• Lack of sleep this week: There were a number of things I did this week that required early starts that I combined with late nights. Actually, it was more a side effect of a messed up body clock. To get it back into shape, early morning starts are needed. But that means potentially increasing the anxiety symptoms that I’ve noticed tend to emerge when I’ve been lacking sleep combined with activity.
  • Worry about the future: This is both my own immediate-to-medium term future – especially in terms of future income (I can’t be on job-seekers allowance for ever) as well as the daily feed of bad news that we’re all fed daily. Does anyone have any good news they want to share, only the stuff coming out of Westminster and the City have been rubbish for quite some time.

In terms of exercise, part of me wanted someone to tell me what I had to do. Procrastination is evil I tell you! Cambridge does have an exercise referral scheme but I wonder how many people who live in the city know about it?. I was also pointed in the direction of MoodGym in terms of a free online resource. There are other ones out there that some primary care trusts fund, but mine isn’t one of them. Postcode Lottery anyone? This is the first time that I’ve found myself excluded from NHS-funded treatment because I live in the wrong postcode. I could go into a stream of expletives & tell the political establishment to shove localism where the sun doesn’t shine, but I won’t. It won’t achieve anything.

Social media will be a difficult one – not least because nearly all of the people who follow this blog and Puffles only got to know me through one or both. It will also be a challenge because social media is an area that I want to explore in terms of its application in the public and not-for-profit/voluntary sectors. That said, I think one of the challenges for social media users and advocates is being able to advocate switching off. Sometime in the late spring next year I’m going to experiment going away to the middle of nowhere for a week or two minus any appliance or gadget that connect me to the internet. What impact will it have?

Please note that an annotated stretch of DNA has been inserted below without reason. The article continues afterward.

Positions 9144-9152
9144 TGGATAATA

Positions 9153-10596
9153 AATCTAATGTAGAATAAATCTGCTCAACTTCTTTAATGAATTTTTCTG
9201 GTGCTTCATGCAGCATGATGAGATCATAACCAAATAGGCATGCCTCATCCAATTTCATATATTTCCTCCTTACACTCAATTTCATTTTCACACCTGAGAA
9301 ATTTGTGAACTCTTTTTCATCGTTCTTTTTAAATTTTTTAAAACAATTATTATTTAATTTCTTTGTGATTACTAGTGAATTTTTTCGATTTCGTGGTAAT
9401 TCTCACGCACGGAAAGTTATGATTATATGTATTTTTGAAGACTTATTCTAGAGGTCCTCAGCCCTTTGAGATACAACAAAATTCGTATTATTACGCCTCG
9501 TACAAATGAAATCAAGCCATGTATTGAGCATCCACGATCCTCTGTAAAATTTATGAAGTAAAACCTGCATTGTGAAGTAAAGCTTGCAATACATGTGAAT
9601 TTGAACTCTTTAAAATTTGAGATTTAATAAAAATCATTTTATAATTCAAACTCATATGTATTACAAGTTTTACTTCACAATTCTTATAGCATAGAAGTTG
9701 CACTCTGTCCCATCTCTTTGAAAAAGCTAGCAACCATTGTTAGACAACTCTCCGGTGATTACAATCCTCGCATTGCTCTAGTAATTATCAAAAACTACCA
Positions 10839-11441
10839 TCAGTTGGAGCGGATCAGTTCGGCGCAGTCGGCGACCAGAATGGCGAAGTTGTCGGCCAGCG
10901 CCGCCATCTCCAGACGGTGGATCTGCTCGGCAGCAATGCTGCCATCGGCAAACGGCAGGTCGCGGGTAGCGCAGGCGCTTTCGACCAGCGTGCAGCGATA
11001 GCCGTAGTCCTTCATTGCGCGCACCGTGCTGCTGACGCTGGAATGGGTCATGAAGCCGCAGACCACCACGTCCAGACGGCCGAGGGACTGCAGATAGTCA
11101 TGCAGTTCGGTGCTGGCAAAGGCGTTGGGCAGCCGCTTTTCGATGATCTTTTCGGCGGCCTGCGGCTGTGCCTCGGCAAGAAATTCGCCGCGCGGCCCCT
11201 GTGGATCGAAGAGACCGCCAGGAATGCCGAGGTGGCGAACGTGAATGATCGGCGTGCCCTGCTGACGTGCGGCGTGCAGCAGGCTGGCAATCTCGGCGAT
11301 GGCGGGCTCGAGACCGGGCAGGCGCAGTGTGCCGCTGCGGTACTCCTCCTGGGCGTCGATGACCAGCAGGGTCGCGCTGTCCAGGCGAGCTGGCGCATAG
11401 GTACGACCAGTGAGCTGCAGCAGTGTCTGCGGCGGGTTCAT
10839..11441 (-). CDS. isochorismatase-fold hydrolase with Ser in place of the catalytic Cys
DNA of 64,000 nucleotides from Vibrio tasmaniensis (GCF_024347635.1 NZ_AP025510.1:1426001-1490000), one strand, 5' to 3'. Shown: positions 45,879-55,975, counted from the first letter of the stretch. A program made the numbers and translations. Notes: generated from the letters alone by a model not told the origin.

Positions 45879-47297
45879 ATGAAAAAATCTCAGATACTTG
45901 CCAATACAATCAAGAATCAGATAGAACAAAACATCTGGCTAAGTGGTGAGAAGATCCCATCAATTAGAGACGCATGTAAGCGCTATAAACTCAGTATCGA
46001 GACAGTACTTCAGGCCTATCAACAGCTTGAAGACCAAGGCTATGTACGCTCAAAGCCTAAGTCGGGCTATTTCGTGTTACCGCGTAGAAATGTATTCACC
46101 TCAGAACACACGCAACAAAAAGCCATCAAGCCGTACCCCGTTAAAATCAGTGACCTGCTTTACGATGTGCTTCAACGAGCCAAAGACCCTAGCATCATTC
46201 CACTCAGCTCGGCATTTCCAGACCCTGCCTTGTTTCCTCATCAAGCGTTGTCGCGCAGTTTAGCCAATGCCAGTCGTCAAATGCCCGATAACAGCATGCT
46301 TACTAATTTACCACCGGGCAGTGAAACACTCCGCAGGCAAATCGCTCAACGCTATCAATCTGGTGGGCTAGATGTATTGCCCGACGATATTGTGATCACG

In the meantime, less booze, less coffee, less sugar, take up circuits and start some self-starting CBT.  

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One Response to Relapse

  1. Nick says:

    Just to say that I admire your openness and that I directly relate to many of your experiences and observations.

    I’ve been on ssri, on and off, for over 10 years, the current flavour for about 6 and have, to be frank, little intention of trying to come off!

    I’ve also undergone cbt, but for me the most effective (other than a chronic reliance on serotonin re-uptake) has been exercise, tee-totalism and heavy metal (distorted guitars I mean rather than lithium!)

    Relatively stable now, I’m able to live a somewhat less obsessive existence, moderate rather than tee-total, active rather than kinetic and with a (slightly) broader taste in music!

    Perhaps I should consider coming off the drugs but aside from not relishing another visit from the Black Dog I worry that it would impact too heavily on my family and work life…so for the cost of a weekly prescription I think I’ll stick with them for now.

    Good luck if you decide to try to come off again. Or if you don’t.